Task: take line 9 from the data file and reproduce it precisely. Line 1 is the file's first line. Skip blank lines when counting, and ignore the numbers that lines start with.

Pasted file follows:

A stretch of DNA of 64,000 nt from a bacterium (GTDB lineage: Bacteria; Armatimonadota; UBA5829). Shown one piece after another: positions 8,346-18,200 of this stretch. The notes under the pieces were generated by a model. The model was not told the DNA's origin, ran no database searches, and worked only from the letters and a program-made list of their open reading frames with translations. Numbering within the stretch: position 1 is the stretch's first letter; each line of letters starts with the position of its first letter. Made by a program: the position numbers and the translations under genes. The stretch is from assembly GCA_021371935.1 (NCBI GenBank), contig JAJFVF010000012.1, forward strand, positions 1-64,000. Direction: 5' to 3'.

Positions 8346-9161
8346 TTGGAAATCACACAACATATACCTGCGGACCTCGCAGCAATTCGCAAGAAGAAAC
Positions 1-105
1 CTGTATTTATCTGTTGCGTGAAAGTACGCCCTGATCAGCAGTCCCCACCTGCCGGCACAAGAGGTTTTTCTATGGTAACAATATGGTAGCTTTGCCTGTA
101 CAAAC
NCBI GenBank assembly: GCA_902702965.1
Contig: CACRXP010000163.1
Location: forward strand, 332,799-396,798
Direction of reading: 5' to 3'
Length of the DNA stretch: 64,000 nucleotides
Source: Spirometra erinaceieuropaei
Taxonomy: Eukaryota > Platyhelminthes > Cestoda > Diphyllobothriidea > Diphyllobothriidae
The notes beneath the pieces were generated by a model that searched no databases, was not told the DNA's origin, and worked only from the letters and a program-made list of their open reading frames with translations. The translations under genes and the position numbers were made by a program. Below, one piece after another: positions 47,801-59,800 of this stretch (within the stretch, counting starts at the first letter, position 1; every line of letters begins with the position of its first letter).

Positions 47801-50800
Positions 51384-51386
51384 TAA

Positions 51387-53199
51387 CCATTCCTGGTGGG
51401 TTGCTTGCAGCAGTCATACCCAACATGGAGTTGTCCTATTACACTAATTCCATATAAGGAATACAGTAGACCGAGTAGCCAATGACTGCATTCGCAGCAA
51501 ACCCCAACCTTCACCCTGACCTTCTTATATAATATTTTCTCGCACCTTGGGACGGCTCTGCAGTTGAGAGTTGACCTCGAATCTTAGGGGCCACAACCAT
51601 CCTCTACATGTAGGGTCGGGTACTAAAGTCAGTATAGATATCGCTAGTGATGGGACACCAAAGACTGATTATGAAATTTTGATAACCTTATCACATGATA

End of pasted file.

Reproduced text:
Location: forward strand, 332,799-396,798